Patients who use an interactive personal health record tool are more likely to obtain certain preventive services than patients without access to the PHR tool, according to a study published in the Annals of Family Medicine, Reuters reports (Norton, Reuters, 7/12).
For the study, researchers from Virginia Commonwealth University’s Cancer Prevention and Control Program conducted a 16-month clinical trial involving 4,500 patients at eight primary care practices (Hall, FierceHealthIT, 7/11). Patients were randomly assigned to a control group that received standard care or an intervention group that had access to an interactive PHR.
The interactive PHR pulled information from the patient’s electronic health record to generate a customized list of recommended preventive services, such as cancer screenings and immunizations.
The PHR tool also provided patients with links to educational materials about the preventive services.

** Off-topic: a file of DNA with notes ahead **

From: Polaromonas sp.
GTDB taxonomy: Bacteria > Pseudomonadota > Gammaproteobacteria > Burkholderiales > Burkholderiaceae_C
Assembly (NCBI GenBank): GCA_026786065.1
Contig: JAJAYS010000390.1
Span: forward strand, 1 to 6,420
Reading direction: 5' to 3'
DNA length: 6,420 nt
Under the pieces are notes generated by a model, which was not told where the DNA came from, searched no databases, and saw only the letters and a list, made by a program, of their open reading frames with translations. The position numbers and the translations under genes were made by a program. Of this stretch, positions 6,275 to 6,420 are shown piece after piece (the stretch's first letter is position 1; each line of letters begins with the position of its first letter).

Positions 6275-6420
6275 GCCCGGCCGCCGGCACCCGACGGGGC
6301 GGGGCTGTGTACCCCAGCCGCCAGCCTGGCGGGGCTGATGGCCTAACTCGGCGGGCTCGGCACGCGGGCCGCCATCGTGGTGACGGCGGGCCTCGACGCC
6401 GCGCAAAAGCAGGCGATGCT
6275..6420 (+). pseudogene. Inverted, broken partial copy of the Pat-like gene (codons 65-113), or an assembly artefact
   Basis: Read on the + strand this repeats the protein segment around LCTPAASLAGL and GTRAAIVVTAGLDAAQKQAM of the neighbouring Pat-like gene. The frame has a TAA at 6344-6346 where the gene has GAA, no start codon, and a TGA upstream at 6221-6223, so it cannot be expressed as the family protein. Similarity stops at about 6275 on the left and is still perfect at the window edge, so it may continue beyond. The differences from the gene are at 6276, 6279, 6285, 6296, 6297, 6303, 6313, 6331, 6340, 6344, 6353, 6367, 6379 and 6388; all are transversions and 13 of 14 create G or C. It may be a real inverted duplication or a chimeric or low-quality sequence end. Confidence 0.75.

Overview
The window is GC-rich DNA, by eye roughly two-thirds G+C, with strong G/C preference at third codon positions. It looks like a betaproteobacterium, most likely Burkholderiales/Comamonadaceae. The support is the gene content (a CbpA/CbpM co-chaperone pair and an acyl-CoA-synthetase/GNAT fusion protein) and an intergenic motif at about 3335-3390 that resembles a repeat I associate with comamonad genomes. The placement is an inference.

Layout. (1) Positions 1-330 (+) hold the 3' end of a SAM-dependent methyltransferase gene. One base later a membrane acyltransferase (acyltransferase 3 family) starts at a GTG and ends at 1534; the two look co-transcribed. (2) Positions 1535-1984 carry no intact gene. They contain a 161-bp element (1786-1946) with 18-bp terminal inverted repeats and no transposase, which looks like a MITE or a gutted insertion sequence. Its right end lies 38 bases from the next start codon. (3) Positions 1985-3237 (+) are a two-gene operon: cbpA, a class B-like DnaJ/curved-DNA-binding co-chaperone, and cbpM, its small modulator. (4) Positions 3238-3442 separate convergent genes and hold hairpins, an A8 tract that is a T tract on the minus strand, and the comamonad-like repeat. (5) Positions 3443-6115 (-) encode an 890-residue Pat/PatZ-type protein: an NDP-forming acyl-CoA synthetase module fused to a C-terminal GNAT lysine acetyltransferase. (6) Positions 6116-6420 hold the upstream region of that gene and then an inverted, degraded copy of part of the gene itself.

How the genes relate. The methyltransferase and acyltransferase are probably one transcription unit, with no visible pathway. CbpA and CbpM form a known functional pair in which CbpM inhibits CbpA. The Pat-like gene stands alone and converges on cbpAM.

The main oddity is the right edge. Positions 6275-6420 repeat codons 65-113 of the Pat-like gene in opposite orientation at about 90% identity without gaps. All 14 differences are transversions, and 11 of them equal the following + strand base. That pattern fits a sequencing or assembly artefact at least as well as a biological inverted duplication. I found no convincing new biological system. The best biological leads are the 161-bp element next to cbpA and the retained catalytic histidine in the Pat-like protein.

Researchers found that after 16 months:
25% of patients who used the interactive PHRs were up-to-date on their preventive care, up from less than 14% when the study began; and
Less than 13% of patients who received standard care were up-to-date on their preventive care, up from 11% when the study began.
Low Usage Rates for Interactive PHR
Researchers noted that the study was limited by the fact that only 17% of the 2,250 patients who had access to an interactive PHR chose to use the tool.
Lead researcher Alex Krist said the study’s design might have contributed to the low usage of the PHR tool. Krist noted that patients were invited by mail to create an interactive PHR and that promoting the PHR tool in a doctor’s office might have spurred greater participation (Reuters, 7/12).
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